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In deformation of complex analytic spaces, one usually considers an analytic proper simple surjective map $\varpi: \mathscr{M} \twoheadrightarrow \mathscr{P}$ as an analytic family. However the term simple differs by literature. There are two notions of simple: as a locally trivial map and as a flat map. Are these definitions equivalent?

I should mention too that some references define an analytic family using submersions instead of simpleness for the smooth analytic case. But this definition coincides with the first one by Ehresmann's fibration theorem.

Maybe the question is trivial, but since I have never seen it written anywhere, I think I should be more careful.

Thanks in advance.

EDIT: The locally triviality is in the category of real differentiable manifolds or the category of topological manifolds. This explains why I have cited Ehresmann fibration theorem as an alternative for the statement.

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The answer is no.

In fact, flat maps are not required to be smooth maps in general. For instance, a flat family of smooth curves degenerating to a nodal curve is clearly not locally trivial.

However, the answer is still no even if we only consider smooth maps. In fact, there is the following theorem due to Grauert and Fischer, see [Barth-Peters-Van de Ven, Compact Complex Surfaces, Chapter I]:

Theorem. A smooth family of compact complex manifold is locally trivial if and only if all its fibers are analytically isomorphic.

Now it is possible to give examples of smooth and flat but not locally trivial maps: the so-called Kodaira fibrations, see the same book, Chapter V.

These are smooth maps $f \colon X \to C$, where $X$ is a complex surface ad $C$ a smooth curve, such that the fibres are not analytically isomorphic. By Grauert-Fischer theorem, it follows that Kodaira fibrations are not locally trivial maps (i.e., although all their fibres are smooth, they are not complex analytic fibre bundles).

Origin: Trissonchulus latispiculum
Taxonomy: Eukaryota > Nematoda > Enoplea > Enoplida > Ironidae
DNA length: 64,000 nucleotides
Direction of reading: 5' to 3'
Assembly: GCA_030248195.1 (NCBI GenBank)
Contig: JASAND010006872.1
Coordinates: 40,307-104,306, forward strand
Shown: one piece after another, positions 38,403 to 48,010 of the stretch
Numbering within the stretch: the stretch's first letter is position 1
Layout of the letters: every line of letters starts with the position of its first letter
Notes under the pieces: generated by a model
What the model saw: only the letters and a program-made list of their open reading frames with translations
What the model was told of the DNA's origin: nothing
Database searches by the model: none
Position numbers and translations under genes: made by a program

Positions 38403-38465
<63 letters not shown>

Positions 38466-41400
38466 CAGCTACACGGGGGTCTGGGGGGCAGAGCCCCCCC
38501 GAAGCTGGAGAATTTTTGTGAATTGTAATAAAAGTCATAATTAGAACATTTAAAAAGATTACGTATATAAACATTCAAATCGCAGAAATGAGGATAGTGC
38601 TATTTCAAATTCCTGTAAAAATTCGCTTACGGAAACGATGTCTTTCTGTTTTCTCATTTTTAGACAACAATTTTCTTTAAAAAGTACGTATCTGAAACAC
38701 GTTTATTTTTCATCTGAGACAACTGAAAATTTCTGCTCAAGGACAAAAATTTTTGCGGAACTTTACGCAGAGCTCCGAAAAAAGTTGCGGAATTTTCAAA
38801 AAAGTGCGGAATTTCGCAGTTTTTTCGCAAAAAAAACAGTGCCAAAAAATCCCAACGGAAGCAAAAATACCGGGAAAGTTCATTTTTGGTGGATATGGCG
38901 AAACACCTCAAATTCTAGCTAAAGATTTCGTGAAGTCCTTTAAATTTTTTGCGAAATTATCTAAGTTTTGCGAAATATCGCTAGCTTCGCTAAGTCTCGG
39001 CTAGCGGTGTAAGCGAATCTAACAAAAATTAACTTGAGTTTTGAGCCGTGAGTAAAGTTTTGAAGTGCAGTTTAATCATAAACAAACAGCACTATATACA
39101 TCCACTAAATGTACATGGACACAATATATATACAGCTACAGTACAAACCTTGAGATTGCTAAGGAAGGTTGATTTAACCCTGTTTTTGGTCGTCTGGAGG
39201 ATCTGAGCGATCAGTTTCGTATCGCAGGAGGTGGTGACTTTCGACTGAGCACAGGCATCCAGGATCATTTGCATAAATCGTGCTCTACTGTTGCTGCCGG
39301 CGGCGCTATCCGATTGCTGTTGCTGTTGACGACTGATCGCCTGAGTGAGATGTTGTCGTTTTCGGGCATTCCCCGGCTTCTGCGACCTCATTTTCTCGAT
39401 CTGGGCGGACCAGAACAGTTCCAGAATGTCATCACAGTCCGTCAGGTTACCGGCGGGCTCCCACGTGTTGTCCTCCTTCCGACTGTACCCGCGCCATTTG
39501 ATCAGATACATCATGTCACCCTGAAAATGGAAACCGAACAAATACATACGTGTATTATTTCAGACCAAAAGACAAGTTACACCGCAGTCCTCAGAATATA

Since every smooth fibration of a surface over a curve is automatically flat, this provides the examples we were looking for.

Added. If $f \colon X \to Y$ is a flat map in the complex category, it is not true in general that it provides a submersion in the real category. Again, this is because flat map does not imply smooth map. For instance, one can consider a flat map $f \colon X \to \Delta$, where $\Delta \subset \mathbb{C}$ is the unit disk, such that the general fibre is a smooth complex conic and the central fibre is the union of two complex lines intersecting at one point. This map cannot be a submersion because of the Ehresmann theorem: in fact, the topological type of the central fibre is different from the topological type of the general fibre.

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  • $\begingroup$ Thanks for the answer. What do you mean by analitically isomorphic fibers? If the fibers are isomorphic in the complex sense the deformation is trivial. For the manifolds case the fibers are always diffeomorphic by Ehresmann fibration theorem. $\endgroup$ – user40276 Jun 18 '14 at 14:17
  • $\begingroup$ I mean that the complex structure does not change in deformation, i.e. that the fibres are isomorphic in the complex sense. If the family is smooth, by Grauert-Fischer this is equivalent to the fact that the family is locally trivial. $\endgroup$ – Francesco Polizzi Jun 18 '14 at 14:37
  • $\begingroup$ Maybe I'm missing something. But, in my question, I was meaning locally triviality in the category of real manifolds. However, even for the analytic category it seens weird, since Grothendieck defines analytic family using locally triviality in the category of analytic spaces in his paper about Teichmuller theory. Maybe Grothendieck was wrong... $\endgroup$ – user40276 Jun 18 '14 at 14:48
  • $\begingroup$ Well, nowadays when one talks about deformation theory and says family of analytic varieties usually means flat, not locally trivial. I do not know the Grothendieck paper you are talking about, maybe you should provide more context in your question in order to have a more precise answer. At any rate, flat is surely weaker than locally trivial, as I explained in my answer. $\endgroup$ – Francesco Polizzi Jun 18 '14 at 15:14
  • $\begingroup$ Here I'm only talking about the analytic category $\endgroup$ – Francesco Polizzi Jun 18 '14 at 15:20

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